“My grandmother's greatest gift was tolerance. Now, in the old days, Indians used to be forgiving of any kind of eccentricity. In fact, weird people were often celebrated. Epileptics were often shamans because people just assumed that God gave seizure-visions to the lucky ones. Gay people were seen as magical too. I mean, like in many cultures, men were viewed as warriors and women were viewed as caregivers. But gay people, being both male and female, were seen as both warriors and caregivers. Gay people could do anything. They were like Swiss Army knives! My grandmother had no use for all the gay bashing and homophobia in the world, especially among other Indians. "Jeez," she said, Who cares if a man wants to marry another man? All I want to know is who's going to pick up all the dirty socks?" (155)”
Sherman Alexie, The Absolutely True Diary of a Part-Time Indian

Sherman Alexie
“I know only, like, five Indians in our whole tribe who have never drunk alcohol. And my grandmother was one of them. "Drinking would shut down my seeing and my hearing and my feeling," she used to say. "Why would I want to be in the world if I couldn't touch the world with all of my senses intact?" (158)”
Sherman Alexie, The Absolutely True Diary of a Part-Time Indian

Sherman Alexie
“When it comes to death, we know that laughter and tears are pretty much the same thing.”
Sherman Alexie, The Absolutely True Diary of a Part-Time Indian

Sherman Alexie
“Grief is when you feel so helpless and stupid that you think nothing will ever be right again, and your macaroni and cheese tastes like sawdust, and you can't even jerk off because it seems like too much trouble. (172)”
Sherman Alexie, The Absolutely True Diary of a Part-Time Indian

Sherman Alexie
“Nervous means you want to play. Scared means you don't want to play.”
Sherman Alexie, The Absolutely True Diary of a Part-Time Indian

Sherman Alexie
“I realized that I might be a lonely Indian boy, but I was not alone in the loneliness. There were millions of other Americans who had left their birthplaces in search of a dream. (217)”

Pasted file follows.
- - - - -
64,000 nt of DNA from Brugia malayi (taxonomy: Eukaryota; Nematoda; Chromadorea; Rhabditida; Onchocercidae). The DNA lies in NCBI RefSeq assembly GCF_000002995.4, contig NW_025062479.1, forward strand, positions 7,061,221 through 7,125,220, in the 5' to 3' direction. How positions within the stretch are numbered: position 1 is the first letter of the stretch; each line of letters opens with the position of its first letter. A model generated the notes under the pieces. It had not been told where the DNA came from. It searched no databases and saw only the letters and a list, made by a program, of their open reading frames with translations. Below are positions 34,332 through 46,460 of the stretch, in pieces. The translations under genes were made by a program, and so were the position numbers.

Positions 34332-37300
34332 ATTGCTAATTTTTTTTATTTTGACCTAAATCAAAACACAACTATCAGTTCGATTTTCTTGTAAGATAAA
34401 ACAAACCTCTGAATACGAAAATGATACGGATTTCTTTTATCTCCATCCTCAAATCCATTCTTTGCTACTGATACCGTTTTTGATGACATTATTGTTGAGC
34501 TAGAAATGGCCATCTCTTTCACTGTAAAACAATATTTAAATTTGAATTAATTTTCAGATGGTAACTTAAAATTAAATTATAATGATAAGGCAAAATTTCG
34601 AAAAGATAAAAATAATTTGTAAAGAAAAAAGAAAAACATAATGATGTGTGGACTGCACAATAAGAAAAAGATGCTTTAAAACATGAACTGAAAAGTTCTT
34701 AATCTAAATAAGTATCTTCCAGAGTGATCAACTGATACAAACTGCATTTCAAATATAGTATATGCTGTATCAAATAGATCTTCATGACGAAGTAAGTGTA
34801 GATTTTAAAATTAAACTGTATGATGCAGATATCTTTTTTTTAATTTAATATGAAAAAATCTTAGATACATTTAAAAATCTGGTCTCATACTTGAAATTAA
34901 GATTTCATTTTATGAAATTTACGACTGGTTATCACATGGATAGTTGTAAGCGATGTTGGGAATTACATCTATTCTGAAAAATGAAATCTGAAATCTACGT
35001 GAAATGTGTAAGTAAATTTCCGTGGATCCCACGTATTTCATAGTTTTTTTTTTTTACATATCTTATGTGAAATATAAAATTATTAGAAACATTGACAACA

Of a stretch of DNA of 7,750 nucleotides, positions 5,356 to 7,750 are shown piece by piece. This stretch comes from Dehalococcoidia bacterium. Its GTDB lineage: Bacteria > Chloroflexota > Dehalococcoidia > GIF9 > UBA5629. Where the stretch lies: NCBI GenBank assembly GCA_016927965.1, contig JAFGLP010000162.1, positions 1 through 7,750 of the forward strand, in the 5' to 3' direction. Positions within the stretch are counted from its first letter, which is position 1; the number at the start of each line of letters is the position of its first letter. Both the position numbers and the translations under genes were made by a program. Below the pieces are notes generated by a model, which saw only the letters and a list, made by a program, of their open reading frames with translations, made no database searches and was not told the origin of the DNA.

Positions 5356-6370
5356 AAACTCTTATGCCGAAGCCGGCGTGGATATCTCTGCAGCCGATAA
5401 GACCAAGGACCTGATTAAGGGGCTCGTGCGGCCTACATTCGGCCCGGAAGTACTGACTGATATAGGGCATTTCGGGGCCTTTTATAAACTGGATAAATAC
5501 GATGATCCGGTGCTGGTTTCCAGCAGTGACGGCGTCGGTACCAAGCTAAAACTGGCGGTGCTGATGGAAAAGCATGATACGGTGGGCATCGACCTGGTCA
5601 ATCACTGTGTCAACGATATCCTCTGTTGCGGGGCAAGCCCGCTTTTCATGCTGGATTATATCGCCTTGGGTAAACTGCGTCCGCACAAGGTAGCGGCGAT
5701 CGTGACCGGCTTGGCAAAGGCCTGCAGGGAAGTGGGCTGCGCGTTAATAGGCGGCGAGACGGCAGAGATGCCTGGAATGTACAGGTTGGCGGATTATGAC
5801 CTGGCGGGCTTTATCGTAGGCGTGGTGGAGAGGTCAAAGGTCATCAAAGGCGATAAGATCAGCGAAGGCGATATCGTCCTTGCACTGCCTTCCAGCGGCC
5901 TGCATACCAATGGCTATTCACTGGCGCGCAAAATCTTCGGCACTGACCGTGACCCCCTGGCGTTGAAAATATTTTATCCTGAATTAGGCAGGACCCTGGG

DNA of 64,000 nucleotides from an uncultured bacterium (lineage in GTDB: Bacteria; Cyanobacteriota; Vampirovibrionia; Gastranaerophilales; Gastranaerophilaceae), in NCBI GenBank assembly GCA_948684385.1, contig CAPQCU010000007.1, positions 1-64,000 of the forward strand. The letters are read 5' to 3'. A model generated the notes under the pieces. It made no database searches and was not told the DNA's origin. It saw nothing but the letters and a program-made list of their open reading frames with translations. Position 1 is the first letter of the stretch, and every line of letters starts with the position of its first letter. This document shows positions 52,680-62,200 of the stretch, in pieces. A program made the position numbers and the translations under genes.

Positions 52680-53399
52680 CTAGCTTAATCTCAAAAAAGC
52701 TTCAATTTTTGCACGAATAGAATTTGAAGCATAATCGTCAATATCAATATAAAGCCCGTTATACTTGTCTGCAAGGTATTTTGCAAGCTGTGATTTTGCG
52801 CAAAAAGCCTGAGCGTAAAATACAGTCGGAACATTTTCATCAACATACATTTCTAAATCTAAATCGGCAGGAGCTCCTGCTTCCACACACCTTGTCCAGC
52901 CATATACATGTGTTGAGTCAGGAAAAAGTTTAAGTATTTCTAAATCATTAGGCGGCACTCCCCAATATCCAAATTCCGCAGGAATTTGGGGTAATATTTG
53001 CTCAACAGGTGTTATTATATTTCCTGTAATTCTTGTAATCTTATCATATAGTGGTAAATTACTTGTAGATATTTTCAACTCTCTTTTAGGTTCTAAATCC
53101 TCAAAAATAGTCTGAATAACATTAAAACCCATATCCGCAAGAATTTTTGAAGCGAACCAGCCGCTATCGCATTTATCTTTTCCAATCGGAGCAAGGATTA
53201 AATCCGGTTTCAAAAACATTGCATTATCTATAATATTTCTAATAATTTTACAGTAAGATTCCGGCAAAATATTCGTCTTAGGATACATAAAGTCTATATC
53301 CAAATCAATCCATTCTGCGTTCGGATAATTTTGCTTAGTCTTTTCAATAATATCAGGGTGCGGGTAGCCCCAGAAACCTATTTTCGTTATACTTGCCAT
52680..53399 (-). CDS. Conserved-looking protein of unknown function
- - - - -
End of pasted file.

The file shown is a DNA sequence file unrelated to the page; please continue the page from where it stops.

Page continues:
Sherman Alexie, The Absolutely True Diary of a Part-Time Indian

Sherman Alexie
“I realized that, sure, I was a Spokane Indian. I belonged to that tribe. But I also belonged to the tribe of American immigrants. And to the tribe of basketball players. And to the tribe of bookworms. And the tribe of cartoonists. And the tribe of chronic masturbators. And the tribe of teenage boys. And the tribe of small-town kids. And the tribe of Pacific Northwesterners. And the tribe of tortilla chips-and-salsa lovers. And the tribe of poverty. And the tribe of funeral-goers. And the tribe of beloved sons. And the tribe of boys who really missed their best friends. It was a huge realization. And that's when I knew that I was going to be okay. (217)”
Sherman Alexie, The Absolutely True Diary of a Part-Time Indian

Sherman Alexie
“I've learned that the worst thing a parent can do is ignore their children”
Sherman Alexie, The Absolutely True Diary of a Part-Time Indian

Sherman Alexie
“What if someone picks on me?" I asked
Then I'll pick on them".
What if someone picks my nose?" I asked.
The I'll pick your nose, too" Rowdy said.”
Sherman Alexie, The Absolutely True Diary of a Part-Time Indian

Sherman Alexie
“You should approach each book -- you should approach life -- with the real possibility that you might get a metaphorical boner at any point.”
Sherman Alexie, The Absolutely True Diary of a Part-Time Indian

Sherman Alexie
“Listen you have to read a book three times before you know it.”
Sherman Alexie, The Absolutely True Diary of a Part-Time Indian

Sherman Alexie
“We Indians really should be better liars, considering how often we've been lied to.”
Sherman Alexie, The Absolutely True Diary of a Part-Time Indian


Reading Progress

07/29/2011 page 92
40.0% "If you're good at it, and you love it, and it helps you navigate the river of the world, then it can't be wrong."

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Karla The world, even the smallest parts of it, is filled with things you don't know.